Recommendation Against U.K. Coverage of Brineura Jolts Batten Disease Community

Recommendation Against U.K. Coverage of Brineura Jolts Batten Disease Community

A preliminary recommendation against British National Health Service insurance coverage of the $702,000-a-year therapy Brineura (cerliponase alfa) to treat a specific type of Batten disease is “cruel and inaccurately based,” the U.K. nonprofit Batten Disease Family Association contends.

The expensive drug, manufactured by San Francisco-based BioMarin, is aimed at treating a tiny subset of patients with a form of Batten disease known as neuronal ceroid lipofuscinosis type 2, or CLN2.

Last year, the European Union approved Brineura on the recommendation of the Committee for Medicinal Products for Human Use, a division of the Brussels-based European Medicines Agency. But on Feb. 13, Britain’s National Institute for Health and Care Excellence, or NICE, said the drug’s ultra-high price was simply not justified — and recommended that the taxpayer-funded NHS not cover its cost.

NICE is not a government agency, but the British government decided long ago that it would be the body that makes recommendations on whether the health service should cover various treatments. Its decision on Brineura was preliminary, with a final recommendation expected this spring. The NHS does not always follow NICE’s recommendations, but it does so more often than not.

“Clinical evidence suggests that, in the short term, cerliponase alfa improves quality of life and slows the deterioration of motor and language function,” the agency said in its preliminary ruling. “However, there is no long-term clinical evidence [of its effectiveness], so assumptions about long-term disease stabilization and mortality are associated with substantial uncertainty.” It added that the cost-effectiveness estimates for Brineura are “all much higher than the range NICE normally considers acceptable” for highly specialized drugs.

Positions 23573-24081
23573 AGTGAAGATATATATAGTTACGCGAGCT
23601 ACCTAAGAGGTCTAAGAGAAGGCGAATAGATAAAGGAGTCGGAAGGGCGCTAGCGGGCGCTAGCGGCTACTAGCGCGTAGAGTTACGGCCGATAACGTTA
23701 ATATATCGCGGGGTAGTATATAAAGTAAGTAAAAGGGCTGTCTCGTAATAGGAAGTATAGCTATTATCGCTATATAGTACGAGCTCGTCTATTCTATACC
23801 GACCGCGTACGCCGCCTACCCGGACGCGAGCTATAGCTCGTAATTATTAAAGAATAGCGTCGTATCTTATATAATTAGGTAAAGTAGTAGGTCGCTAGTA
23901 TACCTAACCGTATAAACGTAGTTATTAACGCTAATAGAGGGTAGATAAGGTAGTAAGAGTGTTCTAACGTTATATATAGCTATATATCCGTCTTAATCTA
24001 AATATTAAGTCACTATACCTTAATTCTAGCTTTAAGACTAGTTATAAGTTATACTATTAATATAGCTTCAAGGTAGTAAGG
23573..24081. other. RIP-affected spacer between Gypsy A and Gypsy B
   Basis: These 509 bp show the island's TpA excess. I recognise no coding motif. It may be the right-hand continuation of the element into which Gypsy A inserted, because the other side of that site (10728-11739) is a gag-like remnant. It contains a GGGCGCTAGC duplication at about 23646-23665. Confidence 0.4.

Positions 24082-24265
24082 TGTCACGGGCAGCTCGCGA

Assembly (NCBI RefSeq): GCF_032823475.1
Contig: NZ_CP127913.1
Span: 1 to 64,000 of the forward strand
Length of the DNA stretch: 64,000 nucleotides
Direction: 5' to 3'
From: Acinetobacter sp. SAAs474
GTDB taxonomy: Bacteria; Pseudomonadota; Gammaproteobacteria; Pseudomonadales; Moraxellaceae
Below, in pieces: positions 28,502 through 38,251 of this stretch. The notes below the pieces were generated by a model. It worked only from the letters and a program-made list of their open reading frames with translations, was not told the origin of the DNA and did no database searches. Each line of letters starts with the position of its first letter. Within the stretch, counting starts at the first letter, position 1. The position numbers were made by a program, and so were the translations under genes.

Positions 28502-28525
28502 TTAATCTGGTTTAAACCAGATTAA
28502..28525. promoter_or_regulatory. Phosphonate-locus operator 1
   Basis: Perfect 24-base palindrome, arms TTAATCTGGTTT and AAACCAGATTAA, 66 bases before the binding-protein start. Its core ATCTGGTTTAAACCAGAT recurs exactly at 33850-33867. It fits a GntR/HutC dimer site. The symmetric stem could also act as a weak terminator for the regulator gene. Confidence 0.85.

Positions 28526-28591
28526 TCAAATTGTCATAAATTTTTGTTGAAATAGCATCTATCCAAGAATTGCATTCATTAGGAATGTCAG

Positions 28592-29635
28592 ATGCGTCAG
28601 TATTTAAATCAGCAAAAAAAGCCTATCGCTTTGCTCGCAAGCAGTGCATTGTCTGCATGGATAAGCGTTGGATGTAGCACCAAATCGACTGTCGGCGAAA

It concluded that Brineura, which costs £550,000 a year, “does not appear to provide value for money within the context of a highly specialized service, and cannot be recommended for use in the NHS.”

U.K. Patient Advocacy Group Calls Ruling ‘Unjust’

That ruling, which is subject to public comment until March 20, clearly upsets the Batten Disease Family Association.

“We need everyone to help us challenge this unjust and inaccurate decision,” Andrea West, the organization’s chief executive, said in a press release.

Noting that Brineura slows the decline in patients’ ability to crawl or walk, said that “we see on a daily basis that this is a treatment that works.”

Children with CLN2 Batten disease appear healthy at birth, but symptoms begin appearing around age 3 or 4. They gradually lose the ability to walk, talk and eat. Eventually, they also lose their vision, develop dementia and uncontrollable seizures. Average life expectancy of a child with CLN2 type Batten is between 6 and 12 years.

While NICE acknowledged Brineura’s short-term effectiveness, it questioned its usefulness in the long term. This prompted the Batten association to lament that “children are able to access the treatment in the U.S. and other European countries, whilst the U.K. continues to lag behind providing treatment for this ultra-rare but devastating disease.”

The association also maintained that in making its decision, “NICE incorrectly took data from another form of Batten disease and attributed the long-term effects of that disease to CLN2 disease. We don’t have data yet to say how the treatment will work in 10 or 20 years’ time. What we do know is that it stabilizes and, in some cases, improves life for these children, when previously this diagnosis meant a relentless descent towards death.”